Part of the Astros’ strategy in drafting Carlos Correa with the No. 1 overall pick was their ability to sign him to a below-slot bonus and use the savings to snag a tough-to-sign player later.
That player turned out to be high school right-hander Lance McCullers, who was considered a top-20 prospect based on talent alone but fell to the No. 41 pick due to signability issues.
Houston’s strategy worked, as they inked Correa for $4.8 million compared to the $7.2 million slot for the top pick and have now used the savings to sign McCullers for twice the slot amount for the No. 41 pick.
Jim Callis of Baseball America reports that McCullers agreed to a $2.5 million deal, compared to the slot amount of $1.25 million. Obviously the debate over whether the Astros made the right call with Correa will rage on for years to come, but in passing on Byron Buxton and Mark Appel they were able to add McCullers as a second high-upside pick.
Just when Matt Harvey drama seemed to be subsiding, Matt Harvey drama begins anew.
Adam Rubin of ESPN New York reports that the Mets starter missed a mandatory workout today at Citi Field. Sandy Alderson had no information about why Harvey was gone and Harvey was not excused by the team. Alderson gave no comment.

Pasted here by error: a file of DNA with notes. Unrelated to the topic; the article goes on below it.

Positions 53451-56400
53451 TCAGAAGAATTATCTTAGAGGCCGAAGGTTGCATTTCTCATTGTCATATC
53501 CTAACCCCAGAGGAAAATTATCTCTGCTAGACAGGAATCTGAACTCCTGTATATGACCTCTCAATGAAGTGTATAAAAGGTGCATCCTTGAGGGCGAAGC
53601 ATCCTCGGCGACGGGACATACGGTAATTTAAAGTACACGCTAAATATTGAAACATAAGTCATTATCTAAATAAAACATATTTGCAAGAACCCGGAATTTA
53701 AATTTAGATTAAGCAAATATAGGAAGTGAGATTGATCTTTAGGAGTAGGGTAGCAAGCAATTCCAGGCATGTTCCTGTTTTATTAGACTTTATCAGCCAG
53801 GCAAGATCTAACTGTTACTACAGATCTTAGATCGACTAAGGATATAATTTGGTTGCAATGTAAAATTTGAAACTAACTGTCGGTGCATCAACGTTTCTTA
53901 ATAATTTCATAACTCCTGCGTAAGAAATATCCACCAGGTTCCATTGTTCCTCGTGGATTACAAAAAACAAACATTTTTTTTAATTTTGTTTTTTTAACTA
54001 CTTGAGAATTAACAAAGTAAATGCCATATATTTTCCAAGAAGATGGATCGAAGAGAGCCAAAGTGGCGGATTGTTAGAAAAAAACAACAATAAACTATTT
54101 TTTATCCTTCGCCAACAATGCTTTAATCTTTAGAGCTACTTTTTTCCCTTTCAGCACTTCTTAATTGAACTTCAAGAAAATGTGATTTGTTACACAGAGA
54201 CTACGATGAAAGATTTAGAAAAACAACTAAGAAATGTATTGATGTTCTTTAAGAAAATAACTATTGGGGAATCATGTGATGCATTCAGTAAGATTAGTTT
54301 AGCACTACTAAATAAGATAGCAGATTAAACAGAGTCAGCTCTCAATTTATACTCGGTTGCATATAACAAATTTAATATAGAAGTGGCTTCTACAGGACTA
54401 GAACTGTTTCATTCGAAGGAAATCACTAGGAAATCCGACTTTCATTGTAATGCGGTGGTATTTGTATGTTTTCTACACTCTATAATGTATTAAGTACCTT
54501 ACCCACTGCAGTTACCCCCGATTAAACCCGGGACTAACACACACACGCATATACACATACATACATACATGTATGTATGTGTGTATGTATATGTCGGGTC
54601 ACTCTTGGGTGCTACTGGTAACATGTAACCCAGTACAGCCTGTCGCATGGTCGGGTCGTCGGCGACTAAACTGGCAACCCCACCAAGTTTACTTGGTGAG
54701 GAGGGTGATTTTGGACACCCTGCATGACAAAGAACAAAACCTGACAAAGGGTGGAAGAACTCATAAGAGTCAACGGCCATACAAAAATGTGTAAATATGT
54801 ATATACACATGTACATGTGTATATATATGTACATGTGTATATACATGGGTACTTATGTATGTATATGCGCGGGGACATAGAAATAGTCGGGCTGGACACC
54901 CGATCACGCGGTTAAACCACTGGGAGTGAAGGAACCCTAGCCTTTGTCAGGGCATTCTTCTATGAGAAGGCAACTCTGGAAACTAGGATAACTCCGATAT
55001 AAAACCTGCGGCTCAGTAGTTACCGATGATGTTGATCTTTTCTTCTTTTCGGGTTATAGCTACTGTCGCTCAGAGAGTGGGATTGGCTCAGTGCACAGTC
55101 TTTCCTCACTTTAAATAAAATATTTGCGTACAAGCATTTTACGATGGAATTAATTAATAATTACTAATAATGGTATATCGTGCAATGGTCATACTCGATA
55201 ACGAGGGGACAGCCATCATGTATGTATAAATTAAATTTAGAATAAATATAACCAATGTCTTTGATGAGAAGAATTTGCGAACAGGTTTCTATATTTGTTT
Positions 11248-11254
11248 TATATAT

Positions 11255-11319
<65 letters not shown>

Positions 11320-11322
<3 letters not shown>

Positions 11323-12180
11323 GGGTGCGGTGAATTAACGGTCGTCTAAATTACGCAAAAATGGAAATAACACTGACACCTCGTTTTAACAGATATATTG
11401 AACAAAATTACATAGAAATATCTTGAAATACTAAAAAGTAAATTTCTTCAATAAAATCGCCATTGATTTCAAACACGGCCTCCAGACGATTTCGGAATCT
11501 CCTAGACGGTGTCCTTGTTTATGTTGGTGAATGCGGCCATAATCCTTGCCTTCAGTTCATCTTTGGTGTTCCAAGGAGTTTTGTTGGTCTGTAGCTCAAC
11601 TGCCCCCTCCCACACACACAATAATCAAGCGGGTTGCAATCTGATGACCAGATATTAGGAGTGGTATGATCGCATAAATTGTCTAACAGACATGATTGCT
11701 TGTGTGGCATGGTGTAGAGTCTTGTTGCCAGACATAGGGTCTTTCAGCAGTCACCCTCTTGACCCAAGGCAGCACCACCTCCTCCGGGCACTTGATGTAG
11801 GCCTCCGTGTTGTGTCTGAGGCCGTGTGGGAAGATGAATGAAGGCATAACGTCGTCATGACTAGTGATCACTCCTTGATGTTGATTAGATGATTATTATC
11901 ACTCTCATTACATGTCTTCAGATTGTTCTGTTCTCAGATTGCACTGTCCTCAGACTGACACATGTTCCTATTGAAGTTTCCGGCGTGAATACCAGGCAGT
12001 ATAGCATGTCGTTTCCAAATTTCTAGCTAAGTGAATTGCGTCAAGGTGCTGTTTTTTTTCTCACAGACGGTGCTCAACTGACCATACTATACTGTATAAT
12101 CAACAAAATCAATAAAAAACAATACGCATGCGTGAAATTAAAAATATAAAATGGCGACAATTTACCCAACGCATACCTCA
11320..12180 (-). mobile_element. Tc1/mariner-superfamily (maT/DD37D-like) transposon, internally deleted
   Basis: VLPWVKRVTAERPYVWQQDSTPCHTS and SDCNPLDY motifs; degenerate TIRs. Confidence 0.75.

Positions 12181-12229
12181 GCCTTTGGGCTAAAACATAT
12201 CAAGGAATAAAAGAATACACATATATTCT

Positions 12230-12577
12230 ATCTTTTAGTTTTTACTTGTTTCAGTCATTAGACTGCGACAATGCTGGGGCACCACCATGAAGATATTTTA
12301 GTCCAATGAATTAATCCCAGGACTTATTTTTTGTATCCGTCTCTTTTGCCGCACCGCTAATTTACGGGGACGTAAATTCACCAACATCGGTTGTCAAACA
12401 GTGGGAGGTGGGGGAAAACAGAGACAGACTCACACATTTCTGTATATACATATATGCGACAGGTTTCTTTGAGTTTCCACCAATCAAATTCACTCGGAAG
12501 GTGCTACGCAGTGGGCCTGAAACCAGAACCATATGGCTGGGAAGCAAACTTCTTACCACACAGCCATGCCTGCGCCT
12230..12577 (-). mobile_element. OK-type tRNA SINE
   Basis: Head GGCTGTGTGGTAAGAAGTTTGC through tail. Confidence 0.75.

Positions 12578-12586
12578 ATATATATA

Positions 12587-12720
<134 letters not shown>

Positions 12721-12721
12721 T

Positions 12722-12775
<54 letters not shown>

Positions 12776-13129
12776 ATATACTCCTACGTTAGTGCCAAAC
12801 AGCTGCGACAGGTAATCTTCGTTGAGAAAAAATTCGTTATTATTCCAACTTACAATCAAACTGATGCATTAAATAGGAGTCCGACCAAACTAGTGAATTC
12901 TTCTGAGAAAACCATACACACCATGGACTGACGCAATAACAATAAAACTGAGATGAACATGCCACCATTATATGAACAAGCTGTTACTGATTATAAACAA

Just a few minutes ago Harvey showed up and upon getting in front of reporters issued a brief statement with little elaboration:
Because this is New York, you know darn well there will be more to this. We’ll update when it comes out.
UPDATE: Harvey is being fined an undisclosed amount. You may now commence writing your “Matt Harvey just doesn’t get it!” columns.
Dan Jennings‘ tenure as the Marlins manager has not been great and the team is now actively looking for his replacement. But his old job is there waiting for him if he wants it, reports Clark Spencer of the Miami Herald: Jennings has been asked to come back as the team’s general manager.
Or maybe “asked” is not correct. Team President David Samson said “there’s no decision” for Jennings to make and that he’s still “a signed member” of the team’s front office, reporting to baseball operations president Michael Hill.
Reports last month suggested that Jennings would take a wait-and-see approach regarding returning to the Marlins front office, with hopes of possibly landing a GM job in another organization with greater control than he’s had and will have with the multi-headed Marlins management team. The Mariners, for one, were a team Jennings was said to have his eye on. But that job has been filled and it would not seem like such opportunities have presented themselves to him.
So: it would seem a good bet that Jennings is back upstairs with the Marlins soon. Because the Marlins fully expect him to be.